It is impossible, we may as well say at the outset, to draw a line through consumption, marking off, on the one side, the satisfactions of desires that bring nothing but an increased welfare both individual and social, and on the other, the satisfactions that produce the opposite effect. Every one will agree that bread contributes to our well-being, and that opium does not. Yet in a complete classification of goods there comes a time when disagreement will appear, when even learned and unbiased authorities will differ. The best we can do under these circumstances, therefore, is to weigh the facts in each case, both as individuals and in small social groups, hoping thereby to arrive at the truth.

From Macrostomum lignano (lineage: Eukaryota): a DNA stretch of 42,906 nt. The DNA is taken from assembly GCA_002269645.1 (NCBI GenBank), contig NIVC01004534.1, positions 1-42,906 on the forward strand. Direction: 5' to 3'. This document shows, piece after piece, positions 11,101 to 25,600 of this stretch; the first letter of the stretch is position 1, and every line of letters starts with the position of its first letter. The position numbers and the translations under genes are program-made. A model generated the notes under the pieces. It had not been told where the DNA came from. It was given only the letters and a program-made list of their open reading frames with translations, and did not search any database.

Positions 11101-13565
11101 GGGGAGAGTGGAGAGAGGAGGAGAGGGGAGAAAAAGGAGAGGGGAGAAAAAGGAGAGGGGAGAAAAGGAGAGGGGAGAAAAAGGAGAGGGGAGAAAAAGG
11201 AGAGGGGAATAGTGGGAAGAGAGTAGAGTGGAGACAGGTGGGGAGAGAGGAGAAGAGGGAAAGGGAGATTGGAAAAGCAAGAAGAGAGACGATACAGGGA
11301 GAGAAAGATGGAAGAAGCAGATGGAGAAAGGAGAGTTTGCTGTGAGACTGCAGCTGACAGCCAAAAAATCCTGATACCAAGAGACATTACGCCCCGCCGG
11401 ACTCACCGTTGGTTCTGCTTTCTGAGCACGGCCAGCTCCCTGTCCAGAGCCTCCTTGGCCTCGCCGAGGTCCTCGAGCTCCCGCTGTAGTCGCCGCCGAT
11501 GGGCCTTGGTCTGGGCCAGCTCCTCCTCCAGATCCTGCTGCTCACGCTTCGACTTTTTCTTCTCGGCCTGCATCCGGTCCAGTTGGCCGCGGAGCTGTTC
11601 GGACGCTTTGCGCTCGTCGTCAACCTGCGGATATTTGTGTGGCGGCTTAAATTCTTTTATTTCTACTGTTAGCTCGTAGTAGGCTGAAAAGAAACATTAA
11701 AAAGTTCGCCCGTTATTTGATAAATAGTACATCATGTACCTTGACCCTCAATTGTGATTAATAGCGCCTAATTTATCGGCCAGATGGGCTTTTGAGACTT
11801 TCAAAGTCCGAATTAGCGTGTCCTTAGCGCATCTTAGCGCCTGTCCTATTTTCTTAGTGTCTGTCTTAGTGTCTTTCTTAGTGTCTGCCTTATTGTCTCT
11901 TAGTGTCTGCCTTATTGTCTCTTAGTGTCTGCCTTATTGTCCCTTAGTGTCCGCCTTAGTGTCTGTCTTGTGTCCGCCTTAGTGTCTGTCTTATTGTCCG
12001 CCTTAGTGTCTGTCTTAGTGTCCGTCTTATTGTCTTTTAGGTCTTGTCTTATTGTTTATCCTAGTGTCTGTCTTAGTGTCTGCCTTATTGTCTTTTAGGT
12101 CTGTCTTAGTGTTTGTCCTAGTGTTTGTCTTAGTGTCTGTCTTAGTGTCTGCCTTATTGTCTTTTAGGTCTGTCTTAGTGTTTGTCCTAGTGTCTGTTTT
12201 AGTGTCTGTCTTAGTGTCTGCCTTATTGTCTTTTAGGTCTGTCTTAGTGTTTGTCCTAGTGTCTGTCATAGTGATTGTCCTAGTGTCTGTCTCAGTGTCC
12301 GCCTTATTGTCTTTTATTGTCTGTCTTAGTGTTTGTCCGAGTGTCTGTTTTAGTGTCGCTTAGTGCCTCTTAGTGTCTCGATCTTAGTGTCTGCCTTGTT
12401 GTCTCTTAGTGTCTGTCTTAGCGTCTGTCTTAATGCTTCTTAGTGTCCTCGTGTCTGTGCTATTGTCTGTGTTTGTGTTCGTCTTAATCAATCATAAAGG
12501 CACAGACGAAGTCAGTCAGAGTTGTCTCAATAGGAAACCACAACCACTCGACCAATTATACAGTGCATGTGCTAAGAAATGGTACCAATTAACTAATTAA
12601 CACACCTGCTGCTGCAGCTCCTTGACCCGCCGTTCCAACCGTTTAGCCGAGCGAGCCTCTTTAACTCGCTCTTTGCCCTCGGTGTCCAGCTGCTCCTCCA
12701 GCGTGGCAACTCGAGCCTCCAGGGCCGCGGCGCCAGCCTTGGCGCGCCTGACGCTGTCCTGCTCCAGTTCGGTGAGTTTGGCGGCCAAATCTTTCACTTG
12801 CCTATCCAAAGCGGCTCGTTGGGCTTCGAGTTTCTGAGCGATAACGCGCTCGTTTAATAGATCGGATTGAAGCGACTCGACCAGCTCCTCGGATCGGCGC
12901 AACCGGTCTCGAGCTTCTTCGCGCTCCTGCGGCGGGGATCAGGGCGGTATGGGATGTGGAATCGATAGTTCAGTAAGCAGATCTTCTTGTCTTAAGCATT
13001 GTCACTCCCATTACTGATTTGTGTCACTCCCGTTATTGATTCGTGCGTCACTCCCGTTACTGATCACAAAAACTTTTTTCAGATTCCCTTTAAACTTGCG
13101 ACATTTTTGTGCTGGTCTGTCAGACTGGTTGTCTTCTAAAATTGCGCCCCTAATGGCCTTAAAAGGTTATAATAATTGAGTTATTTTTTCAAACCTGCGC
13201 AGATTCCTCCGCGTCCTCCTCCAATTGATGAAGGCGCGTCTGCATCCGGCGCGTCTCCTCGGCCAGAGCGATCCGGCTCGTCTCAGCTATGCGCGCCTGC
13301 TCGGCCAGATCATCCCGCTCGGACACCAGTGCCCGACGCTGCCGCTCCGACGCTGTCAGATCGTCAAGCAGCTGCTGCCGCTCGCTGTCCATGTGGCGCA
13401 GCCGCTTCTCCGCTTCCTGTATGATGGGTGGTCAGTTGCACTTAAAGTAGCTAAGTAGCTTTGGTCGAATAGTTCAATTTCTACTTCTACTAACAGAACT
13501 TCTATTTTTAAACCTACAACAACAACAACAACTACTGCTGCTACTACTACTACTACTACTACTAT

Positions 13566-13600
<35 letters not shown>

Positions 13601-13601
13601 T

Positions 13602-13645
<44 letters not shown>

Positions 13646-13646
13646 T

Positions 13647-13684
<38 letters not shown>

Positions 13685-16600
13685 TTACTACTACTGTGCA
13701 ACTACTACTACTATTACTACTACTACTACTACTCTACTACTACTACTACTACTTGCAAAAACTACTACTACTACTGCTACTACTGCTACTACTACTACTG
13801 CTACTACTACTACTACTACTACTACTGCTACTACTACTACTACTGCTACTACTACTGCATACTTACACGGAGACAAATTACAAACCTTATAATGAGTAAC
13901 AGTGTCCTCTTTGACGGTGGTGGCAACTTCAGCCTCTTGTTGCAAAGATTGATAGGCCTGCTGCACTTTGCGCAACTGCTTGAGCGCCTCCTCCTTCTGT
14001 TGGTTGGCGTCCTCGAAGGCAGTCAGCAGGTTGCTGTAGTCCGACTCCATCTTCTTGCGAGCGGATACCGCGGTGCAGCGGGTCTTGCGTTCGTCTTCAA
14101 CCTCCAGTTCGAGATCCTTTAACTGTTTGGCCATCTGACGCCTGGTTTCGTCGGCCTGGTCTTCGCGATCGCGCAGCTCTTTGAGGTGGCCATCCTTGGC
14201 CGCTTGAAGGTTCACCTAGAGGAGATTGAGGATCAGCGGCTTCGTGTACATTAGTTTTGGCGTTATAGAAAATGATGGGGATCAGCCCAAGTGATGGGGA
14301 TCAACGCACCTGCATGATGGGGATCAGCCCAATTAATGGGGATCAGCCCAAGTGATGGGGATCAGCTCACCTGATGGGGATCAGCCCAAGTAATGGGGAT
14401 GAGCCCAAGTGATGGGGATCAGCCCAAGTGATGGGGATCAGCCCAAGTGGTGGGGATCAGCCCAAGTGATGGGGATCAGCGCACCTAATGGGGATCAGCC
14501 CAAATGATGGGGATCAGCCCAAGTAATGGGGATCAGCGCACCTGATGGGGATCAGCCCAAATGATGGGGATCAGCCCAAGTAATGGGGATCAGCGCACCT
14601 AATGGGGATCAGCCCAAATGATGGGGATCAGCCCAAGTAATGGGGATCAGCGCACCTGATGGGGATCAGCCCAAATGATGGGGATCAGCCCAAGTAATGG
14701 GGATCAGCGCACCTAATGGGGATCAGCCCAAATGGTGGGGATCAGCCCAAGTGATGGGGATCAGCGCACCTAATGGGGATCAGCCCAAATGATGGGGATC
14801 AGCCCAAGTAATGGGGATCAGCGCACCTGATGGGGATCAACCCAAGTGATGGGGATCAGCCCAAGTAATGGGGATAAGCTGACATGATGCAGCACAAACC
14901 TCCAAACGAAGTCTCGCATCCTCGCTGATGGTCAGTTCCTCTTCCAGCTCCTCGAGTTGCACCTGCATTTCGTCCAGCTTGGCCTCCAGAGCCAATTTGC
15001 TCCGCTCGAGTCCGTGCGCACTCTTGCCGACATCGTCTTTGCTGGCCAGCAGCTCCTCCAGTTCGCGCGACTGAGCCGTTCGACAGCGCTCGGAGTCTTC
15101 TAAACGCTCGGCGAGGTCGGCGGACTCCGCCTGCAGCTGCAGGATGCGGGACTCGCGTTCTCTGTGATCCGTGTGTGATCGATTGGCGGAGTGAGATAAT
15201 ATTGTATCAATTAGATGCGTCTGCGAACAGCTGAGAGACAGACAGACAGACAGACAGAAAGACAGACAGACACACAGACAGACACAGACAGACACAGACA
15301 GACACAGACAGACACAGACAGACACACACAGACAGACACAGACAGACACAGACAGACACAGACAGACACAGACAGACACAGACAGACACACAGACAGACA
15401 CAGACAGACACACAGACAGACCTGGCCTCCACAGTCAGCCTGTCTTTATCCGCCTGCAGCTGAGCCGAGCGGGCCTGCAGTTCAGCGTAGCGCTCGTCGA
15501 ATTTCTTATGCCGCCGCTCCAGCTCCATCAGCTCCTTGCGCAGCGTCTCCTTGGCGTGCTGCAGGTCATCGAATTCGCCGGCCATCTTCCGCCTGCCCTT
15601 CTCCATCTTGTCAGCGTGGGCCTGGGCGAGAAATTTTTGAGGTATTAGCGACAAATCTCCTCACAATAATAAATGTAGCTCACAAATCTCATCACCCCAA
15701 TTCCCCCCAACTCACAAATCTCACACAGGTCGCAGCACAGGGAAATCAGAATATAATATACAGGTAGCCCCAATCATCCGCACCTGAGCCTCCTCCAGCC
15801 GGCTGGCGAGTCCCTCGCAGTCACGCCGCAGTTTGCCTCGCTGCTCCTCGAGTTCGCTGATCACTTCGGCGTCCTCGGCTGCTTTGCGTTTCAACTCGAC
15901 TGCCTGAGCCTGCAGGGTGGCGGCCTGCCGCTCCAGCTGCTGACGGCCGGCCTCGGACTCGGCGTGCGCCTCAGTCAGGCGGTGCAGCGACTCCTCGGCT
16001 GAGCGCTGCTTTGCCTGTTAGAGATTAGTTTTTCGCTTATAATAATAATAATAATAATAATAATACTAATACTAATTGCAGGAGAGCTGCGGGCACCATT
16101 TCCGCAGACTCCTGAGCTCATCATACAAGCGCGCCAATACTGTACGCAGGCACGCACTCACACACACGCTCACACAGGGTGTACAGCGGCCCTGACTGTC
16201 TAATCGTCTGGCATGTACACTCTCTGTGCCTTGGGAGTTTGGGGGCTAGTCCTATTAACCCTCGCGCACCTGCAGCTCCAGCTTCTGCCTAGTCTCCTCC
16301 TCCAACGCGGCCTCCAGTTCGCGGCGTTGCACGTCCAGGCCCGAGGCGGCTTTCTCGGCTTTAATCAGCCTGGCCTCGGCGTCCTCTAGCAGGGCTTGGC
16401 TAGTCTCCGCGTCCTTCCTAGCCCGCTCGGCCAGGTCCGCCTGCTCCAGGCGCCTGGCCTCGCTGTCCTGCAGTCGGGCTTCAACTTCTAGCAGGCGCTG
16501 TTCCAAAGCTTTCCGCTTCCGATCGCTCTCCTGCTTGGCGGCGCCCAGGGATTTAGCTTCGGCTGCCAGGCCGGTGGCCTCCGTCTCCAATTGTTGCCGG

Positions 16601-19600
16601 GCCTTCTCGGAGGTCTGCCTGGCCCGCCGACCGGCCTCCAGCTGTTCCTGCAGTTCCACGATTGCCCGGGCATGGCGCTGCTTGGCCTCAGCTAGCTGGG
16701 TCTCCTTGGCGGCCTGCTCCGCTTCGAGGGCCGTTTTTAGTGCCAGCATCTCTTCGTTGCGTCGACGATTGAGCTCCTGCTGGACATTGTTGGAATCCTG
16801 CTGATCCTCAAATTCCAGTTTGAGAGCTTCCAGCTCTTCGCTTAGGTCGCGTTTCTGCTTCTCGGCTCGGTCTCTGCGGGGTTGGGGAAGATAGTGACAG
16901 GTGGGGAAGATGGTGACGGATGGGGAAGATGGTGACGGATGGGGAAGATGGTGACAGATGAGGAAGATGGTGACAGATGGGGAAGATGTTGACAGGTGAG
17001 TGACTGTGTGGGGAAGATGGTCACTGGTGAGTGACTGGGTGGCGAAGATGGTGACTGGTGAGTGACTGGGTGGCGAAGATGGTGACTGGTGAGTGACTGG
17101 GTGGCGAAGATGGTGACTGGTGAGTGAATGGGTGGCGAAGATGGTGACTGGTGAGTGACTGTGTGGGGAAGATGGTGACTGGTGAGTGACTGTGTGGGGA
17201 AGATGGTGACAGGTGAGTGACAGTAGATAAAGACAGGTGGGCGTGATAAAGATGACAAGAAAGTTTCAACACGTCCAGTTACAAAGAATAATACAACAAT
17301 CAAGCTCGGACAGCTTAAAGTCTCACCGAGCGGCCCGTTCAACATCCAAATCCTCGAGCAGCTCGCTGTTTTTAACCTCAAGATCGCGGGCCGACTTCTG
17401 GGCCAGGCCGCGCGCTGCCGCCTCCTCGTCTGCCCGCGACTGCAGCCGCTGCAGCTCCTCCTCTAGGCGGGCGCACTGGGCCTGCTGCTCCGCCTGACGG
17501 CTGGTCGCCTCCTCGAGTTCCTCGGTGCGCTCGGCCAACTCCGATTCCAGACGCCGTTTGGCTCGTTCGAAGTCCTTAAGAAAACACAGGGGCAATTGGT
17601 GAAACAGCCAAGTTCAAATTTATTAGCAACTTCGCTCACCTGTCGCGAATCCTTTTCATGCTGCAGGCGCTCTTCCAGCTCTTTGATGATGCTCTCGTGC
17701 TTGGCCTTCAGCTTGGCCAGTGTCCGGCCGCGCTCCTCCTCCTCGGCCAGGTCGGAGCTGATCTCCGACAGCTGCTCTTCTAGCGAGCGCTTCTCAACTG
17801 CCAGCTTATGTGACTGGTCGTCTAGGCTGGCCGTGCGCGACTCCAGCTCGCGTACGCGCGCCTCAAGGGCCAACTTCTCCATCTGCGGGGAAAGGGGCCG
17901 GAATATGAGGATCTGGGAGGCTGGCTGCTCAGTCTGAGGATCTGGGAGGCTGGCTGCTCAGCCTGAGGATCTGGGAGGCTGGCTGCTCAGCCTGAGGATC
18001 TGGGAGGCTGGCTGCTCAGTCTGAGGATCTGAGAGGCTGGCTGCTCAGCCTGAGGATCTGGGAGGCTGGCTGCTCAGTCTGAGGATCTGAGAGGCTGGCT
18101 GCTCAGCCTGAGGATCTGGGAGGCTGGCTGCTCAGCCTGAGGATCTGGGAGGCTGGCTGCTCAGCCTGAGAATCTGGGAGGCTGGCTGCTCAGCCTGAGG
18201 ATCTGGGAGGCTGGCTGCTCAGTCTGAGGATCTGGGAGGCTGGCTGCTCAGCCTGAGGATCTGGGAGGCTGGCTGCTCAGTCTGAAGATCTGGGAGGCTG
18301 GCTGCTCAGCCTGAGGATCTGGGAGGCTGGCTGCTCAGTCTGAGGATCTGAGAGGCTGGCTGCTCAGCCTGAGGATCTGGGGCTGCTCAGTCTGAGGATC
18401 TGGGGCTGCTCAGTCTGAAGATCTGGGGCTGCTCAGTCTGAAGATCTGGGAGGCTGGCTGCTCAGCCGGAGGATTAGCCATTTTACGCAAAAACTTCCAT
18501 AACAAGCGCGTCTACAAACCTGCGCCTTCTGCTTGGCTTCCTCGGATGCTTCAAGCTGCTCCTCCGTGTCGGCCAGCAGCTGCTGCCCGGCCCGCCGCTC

It is obvious that a considerable portion of human consumption is unwise and even actually harmful. Intemperance abounds not alone in the consumption of such positively harmful goods as drugs and intoxicating liquors. Its baneful influence extends even to the use of food, of clothing, and of entertainment. Few people would now deny that the use of drugs or intoxicating liquors is detrimental, as well to the best interests of society as to the individual. The opinion once generally held that alcohol increased and sustained mental and physical energy has been discarded. Unfortunately, the great majority stop at that point in their opposition to intemperance, forgetting that it is also harmful to consume intemperately other economic goods. The typical American is much more likely to be overfed than underfed. The more frugal Europeans often marvel at our capacity for food, while many a physician can testify that his practice consists largely in doctoring the ailments that arise from overeating. Such consumption, we may safely say, is harmful as well as unwise. Also in the matter of dress many of us, perhaps a majority, protect our bodies with more care than nature demands, thereby lowering the physical vitality, instead of raising it. Entertainment, too, may be carried to an extreme, particularly that kind which consists of late hours, undue excitement, or inactivity.